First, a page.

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Maritime Industry

The maritime industry continues to experience growth in the United States and internationally. As a multi-billion dollar global market, our industry continues to demand higher levels of education, certification and security from its employees. Our graduates are fully compliant with international quality standards (STCW) which enables them to compete for positions in the global marketplace.

Consider these facts

  • The Great Lakes, North America's largest inland transportation corridor, are located at the core of North America's industrial heartland, which contains a quarter of North America's population, and accounts for 55 percent of its manufacturing and service industries.
  • 110 million people live in the provinces and states adjoining the Great Lakes (Illinois, Indiana, Michigan, Minnesota, New York, Pennsylvania, Ohio, Wisconsin, Ontario and Quebec.)*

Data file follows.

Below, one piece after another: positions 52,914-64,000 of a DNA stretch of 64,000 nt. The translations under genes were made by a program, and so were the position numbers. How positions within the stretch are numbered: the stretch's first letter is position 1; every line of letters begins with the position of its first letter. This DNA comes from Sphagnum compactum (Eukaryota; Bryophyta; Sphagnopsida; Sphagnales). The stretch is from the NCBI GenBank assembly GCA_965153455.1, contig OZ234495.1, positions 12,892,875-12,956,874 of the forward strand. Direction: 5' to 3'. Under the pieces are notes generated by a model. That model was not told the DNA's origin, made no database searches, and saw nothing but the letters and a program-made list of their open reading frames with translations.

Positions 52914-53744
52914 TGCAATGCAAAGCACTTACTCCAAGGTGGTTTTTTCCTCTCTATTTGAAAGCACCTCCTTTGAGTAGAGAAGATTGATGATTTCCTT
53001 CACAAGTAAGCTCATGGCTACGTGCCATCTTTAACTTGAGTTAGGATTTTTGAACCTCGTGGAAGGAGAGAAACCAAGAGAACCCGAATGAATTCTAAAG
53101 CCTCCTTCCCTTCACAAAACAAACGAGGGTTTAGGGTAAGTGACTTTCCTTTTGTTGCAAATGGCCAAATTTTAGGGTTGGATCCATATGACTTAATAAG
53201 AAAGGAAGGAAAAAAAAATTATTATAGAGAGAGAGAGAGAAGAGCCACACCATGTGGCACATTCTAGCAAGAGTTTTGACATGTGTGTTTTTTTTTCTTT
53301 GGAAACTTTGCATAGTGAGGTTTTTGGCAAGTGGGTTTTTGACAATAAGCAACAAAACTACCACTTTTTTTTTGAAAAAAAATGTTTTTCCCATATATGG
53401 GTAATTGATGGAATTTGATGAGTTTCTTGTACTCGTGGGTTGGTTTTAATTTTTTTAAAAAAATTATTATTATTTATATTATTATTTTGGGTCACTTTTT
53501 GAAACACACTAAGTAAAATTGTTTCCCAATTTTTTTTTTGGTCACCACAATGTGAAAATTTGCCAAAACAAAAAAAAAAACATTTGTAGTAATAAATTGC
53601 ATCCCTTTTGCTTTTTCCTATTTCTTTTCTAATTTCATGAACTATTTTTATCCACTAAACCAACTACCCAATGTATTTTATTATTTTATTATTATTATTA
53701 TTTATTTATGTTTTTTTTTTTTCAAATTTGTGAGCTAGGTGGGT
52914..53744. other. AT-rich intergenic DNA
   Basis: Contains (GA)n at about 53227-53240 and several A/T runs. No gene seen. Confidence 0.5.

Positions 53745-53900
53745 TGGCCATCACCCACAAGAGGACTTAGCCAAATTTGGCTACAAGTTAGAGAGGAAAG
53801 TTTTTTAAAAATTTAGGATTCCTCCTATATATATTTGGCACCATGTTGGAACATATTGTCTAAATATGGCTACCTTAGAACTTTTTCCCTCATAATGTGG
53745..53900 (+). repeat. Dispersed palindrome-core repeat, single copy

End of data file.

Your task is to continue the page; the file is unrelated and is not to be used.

• 60,000 jobs in the United States and Canada depend directly on the movement of cargo on the Great Lakes. 300,000 jobs are provided in related industries. However, the Maritime industry's future stability — and thus the jobs and people dependent on it — is threatened by the shortage of qualified mariners.
  • Every year, U.S. commercial traffic through the Great Lakes-St. Lawrence Seaway system generates more than $4.3 billion in personal income, $3.4 billion in transportation-related revenue and $1.3 billion in federal, state and local taxes.*
  • Starting salaries for Great Lakes mariners average $10,000 per month.

* From a 2007 study of the Great Lakes and St. Lawrence Seaway by a consortium of seven U.S. and Canadian agencies.

“I chose a college that prepared me for an industry with great pay and benefits. I didn’t want to be tied to a desk or paying off loans for years.”


2006 Great Lakes Maritime
Academy graduate,
Assistant Engineer